This post on 37 Signals blog reminded me of something I think of almost every day. If you want to learn the thing, do the thing. So often I see wannabe developers fret over what framework, template, training course/video, IDE, toolkit or tutorial they should lookup when all they need is a problem to solve and the discipline to start writing code to solve it.
Learn the thing by doing the thing.
Be an artist by dragging charcoal across a piece of paper.
Be an author by grabbing a pen and filling a notebook.
Be a filmmaker by filming your cat.
Be a developer by writing some code.
Then repeat. You have to do the thing every day for a long period of time… maybe forever.
Anyone who has really got their head into the game as a developer knows this and has done it. Seasoned developers go through this learning regime multiple times throughout their career to get across a new language, platform or environment. It’s hard, especially if you’ve been through it before, you know how hard it is, you know that there’s no shortcuts, but you have to do it.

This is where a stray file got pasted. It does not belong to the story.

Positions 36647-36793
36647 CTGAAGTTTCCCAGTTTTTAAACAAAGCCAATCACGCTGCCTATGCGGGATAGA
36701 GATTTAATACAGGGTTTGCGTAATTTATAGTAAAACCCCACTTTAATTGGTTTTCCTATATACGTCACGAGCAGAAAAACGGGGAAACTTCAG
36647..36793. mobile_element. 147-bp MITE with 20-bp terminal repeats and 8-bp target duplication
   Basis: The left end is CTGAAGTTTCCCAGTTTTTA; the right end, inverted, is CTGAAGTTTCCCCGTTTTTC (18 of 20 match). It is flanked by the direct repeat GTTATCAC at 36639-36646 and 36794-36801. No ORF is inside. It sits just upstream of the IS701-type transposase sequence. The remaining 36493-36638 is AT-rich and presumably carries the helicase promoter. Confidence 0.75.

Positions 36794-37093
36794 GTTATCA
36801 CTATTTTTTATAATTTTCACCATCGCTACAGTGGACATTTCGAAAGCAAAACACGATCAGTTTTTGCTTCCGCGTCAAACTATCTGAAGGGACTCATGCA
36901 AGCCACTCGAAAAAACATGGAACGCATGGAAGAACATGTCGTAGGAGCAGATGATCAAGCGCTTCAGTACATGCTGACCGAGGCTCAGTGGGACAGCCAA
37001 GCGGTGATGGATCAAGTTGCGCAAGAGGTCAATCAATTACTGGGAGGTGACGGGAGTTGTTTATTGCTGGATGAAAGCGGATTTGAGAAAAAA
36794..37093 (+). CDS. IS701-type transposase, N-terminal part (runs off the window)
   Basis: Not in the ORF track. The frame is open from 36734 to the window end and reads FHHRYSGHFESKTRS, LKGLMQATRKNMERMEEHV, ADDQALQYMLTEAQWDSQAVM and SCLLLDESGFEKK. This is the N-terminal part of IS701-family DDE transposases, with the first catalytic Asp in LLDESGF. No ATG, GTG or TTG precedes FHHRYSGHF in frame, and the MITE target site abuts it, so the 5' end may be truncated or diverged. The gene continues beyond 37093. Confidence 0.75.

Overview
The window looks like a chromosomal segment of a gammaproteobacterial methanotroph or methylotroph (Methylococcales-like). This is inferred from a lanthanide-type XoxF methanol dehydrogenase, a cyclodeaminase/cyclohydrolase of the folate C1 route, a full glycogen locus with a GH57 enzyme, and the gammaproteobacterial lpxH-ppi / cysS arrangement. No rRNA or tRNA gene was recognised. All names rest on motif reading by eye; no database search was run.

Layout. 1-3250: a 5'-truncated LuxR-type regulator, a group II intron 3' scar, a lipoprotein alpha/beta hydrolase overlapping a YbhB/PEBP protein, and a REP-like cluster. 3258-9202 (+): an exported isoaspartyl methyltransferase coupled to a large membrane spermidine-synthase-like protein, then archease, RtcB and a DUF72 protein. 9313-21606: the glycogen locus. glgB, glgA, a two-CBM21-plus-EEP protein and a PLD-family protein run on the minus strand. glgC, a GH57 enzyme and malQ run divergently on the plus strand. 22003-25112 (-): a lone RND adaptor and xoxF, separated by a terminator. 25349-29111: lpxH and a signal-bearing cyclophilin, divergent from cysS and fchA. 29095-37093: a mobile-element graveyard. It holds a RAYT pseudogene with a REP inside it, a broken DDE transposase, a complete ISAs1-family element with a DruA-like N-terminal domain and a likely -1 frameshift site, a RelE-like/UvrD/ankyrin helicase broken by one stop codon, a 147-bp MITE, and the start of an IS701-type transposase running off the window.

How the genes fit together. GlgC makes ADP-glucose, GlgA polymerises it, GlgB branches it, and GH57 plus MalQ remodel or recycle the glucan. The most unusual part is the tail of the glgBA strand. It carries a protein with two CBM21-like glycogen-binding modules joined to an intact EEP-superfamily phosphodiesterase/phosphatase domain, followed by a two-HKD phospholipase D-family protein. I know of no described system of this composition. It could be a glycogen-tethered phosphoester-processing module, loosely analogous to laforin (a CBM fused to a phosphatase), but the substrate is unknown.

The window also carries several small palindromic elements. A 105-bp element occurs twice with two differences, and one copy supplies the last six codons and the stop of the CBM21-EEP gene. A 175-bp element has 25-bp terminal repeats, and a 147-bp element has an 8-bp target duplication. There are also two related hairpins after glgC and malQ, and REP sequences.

Once you’ve put the time in to just write code, and have nurtured the discipline to continue doing it every day, that’s when I’d start to think about broadening your horizons with some outside help, by then you should know that you don’t need to go blowing money on linda.com or on a thousand dollar 1 day intensive course. Just get a couple of good books and read them on the bus while you go to work to write more code, anything written 15 years ago by Steve McConnell, Jim McCarthy or Steve Maguire should be all you need.
(I know they are all authors for Microsoft Press but trust me, they are from an era when Microsoft produced the best software in the world)